Marketing Research

3

0.85%

Purchasing

1

0.28%

 

Sales

7

1.98%

Con s ulting , Oth e r Bu s in e ss

42

11

. 90%

Consulting

36

10.20%

Management Trainee (Entry-Level Management)

6

1.70%

Engin e e ring

43

12

. 18%

Bioengineering

1

0.28%

Design/Construction

10

2.83%

Environmental/Sanitation

1

0.28%

Field Engineering

2

0.57%

Hardware Design & Development

2

0.57%

Manufacturing/Industrial

2

0.57%

Power Systems

1

0.28%

Production Engineering

1

0.28%

Project Engineering

2

0.57%

Quality Control

2

0.57%

Research & Development

5

1.42%

Software Design & Development

6

1.70%

Systems/Programming

2

0.57%

 

Testing

2

0.57%

Other engineering (NEC)

4

1.13%

Comput e r S c i e n c e

12

3

. 40%

Computer Programming

4

1.13%

Computer Systems Analysis

3

0.85%

Network Administration

1

0.28%

Technical/Computer Support

2

0.57%

Other computer related

2

0.57%

H

e alth c ar e

21

5

. 95%

Administrative (Healthcare)

10

2.83%

Medical Technology

2

0.57%

 

Paramedic

1

0.28%

Physical Therapy

1

0.28%

Other health related (NEC)

7

1.98%

Publi c Admini s tration

19

5

. 38%

Executive, Legislative, & General

2

0.57%

 

Policy

7

1.98%

Law Enforcement

3

0.85%

 

Military

5

1.42%

12

National Security

1

0.28%

Urban/Regional Planning

1

0.28%

So c ial S e rvi c e s

17

4

. 82%

Administrative (Social Services)

7

1.98%

Counseling

2

0.57%

Fundraising/Development

4

1.13%

Social Work

4

1.13%

Communi c ation s

26

7

. 37%

Design/Graphic Arts

1

0.28%

Media Planning

3

0.85%

Public Relations

10

2.83%

Reporting

7

1.98%

Writing/Editing

5

1.42%

A c ad e mia

25

7

. 08%

Research (Nontechnical)

9

2.55%

Research (Technical/Scientific)

16

4.53%

Edu c ation

51

14

. 45%

Teaching

51

14.45%

Salary Out c om e s

Table 7 shows the distribution of salary levels by type of degree. As expected, graduate students reported higher salaries than undergraduates. From 2008 to 2009, mean salaries decreased by approximately 11 percent for undergraduates and 11.5 percent for doctoral level students. For Master’s level students, the mean salary remained very stable compared to 2008.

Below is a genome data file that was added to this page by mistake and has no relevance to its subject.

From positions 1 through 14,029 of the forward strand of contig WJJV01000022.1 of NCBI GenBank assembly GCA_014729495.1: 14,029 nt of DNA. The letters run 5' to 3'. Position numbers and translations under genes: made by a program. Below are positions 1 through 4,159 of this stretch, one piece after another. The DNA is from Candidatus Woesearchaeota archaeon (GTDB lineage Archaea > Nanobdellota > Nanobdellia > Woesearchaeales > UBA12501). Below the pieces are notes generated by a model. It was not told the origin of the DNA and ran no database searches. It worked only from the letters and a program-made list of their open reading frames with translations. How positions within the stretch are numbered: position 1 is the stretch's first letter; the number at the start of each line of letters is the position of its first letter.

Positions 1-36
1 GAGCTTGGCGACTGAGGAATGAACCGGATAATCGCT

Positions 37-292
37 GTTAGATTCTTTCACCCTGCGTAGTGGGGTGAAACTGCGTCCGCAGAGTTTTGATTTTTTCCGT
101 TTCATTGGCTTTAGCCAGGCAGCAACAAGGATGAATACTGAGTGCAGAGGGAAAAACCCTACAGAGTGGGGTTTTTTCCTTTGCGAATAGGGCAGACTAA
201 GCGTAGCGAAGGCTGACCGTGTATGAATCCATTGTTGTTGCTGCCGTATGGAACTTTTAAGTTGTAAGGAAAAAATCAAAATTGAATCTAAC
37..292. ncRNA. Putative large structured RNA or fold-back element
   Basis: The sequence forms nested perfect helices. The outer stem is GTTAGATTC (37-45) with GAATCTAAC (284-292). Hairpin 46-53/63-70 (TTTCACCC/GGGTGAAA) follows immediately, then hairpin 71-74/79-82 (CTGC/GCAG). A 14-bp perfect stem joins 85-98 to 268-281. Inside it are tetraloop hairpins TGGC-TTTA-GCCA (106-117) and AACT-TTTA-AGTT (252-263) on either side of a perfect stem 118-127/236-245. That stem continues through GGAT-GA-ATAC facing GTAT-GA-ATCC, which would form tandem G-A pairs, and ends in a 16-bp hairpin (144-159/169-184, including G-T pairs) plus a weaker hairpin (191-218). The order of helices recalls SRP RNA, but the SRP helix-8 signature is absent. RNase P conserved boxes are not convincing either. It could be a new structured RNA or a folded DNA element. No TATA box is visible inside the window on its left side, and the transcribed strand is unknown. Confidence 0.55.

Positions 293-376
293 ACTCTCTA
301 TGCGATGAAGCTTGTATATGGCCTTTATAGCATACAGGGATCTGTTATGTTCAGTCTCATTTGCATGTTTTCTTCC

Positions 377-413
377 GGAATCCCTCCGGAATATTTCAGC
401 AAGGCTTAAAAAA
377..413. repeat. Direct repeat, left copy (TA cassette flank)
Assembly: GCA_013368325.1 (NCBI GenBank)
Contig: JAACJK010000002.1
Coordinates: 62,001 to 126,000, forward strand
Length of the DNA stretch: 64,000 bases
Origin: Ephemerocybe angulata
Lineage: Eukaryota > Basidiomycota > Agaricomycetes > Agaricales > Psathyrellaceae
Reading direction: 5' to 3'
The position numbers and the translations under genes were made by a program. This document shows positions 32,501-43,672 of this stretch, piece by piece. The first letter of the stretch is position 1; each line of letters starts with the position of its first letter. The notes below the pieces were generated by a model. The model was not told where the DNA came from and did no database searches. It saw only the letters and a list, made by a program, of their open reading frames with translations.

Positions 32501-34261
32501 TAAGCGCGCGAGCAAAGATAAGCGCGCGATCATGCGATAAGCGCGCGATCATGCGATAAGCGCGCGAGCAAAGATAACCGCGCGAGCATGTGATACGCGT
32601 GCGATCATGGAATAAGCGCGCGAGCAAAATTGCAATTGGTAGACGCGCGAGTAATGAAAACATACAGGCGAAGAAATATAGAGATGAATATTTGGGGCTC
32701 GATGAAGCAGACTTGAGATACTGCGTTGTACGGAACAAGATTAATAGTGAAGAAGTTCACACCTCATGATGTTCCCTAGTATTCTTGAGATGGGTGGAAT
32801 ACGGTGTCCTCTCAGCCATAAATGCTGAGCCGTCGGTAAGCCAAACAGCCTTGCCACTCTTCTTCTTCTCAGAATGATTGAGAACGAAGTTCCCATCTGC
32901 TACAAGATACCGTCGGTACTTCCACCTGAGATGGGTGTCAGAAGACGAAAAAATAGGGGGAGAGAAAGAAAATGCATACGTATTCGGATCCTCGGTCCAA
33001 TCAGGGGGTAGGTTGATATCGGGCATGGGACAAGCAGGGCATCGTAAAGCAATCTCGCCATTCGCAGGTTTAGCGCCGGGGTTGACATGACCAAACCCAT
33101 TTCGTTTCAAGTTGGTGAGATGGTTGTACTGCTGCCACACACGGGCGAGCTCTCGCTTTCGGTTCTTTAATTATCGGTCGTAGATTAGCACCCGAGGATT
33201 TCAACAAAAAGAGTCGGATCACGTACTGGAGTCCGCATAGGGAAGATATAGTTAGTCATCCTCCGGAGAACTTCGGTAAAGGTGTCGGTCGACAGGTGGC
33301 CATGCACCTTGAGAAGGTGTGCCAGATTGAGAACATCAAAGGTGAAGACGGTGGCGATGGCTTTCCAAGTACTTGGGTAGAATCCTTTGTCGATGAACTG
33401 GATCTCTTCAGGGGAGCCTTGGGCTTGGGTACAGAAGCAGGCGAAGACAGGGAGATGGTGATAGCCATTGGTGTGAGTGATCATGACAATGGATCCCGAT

Tabl e 7 .

Starting Salari e s by D e gr e e Typ e and Y e ar

2007

Responses

Mean

2008

Responses

Mean

2009

Responses

Mean

Bachelor’s

639

$46,694

482

$48,094

1936

$42,853

Master’s

151

$63,765

135

$61,175

482

$60,954

Doctorate

126

$64,979

103

$68,826

247

$60,919

13

Table 8 indicates the variance in mean starting salaries across the different employment categories.

T abl e 8 . Und e rgraduat e M e an Starting Salari e s - C hang e from 2008

Job Title Category

Business, Consulting, Fin. Mgmt, Sales, etc. Technology or Engineering Medicine/Health Government, Public Policy, Politics Law Arts, Performance, Music Research/Academia Education/Teaching

Communication, Journalism, Media

Community, Public or Social Service

2008

2009

 

Change in

N

Mean

N

Mean

Percent

Change

Mean

Salary

235

$55,511

133

$51,398

-7.4%

($4,113)

66

$54,891

55

$54,868

0.0%

($23)

17

$40,429

21

$47,678

17.9%

$7,249

15

$45,708

19

$35,392

-22.6%

($10,316)

19

$37,447

3

$37,000

-1.2%

($447)

5

$31,400

5

$17,800

-43.3%

($13,600)

14

$36,500

25

$34,360

-5.9%

($2,140)

45

$34,314

51

$27,298

-20.4%

($7,016)

30

$34,018

27

$26,199

-23.0%

($7,819)

17

$27,812

17

$21,007

-24.5%

($6,805)

The Medicine/Health industry was the only area that experienced an increase (+ $7,249) in salary while the largest decrease was seen in Arts, Performance, Music (- $13,600).

Tabl e 9 . Und e rgraduat e Salary by Job Fun c tion The following table shows the number of reported offers by undergraduates and average salary by job function.

Finance

 

Job Function

# of Graduates

Mean Salary

Accounting

2

$ 15,000

Commercial Banking (Consumer)

2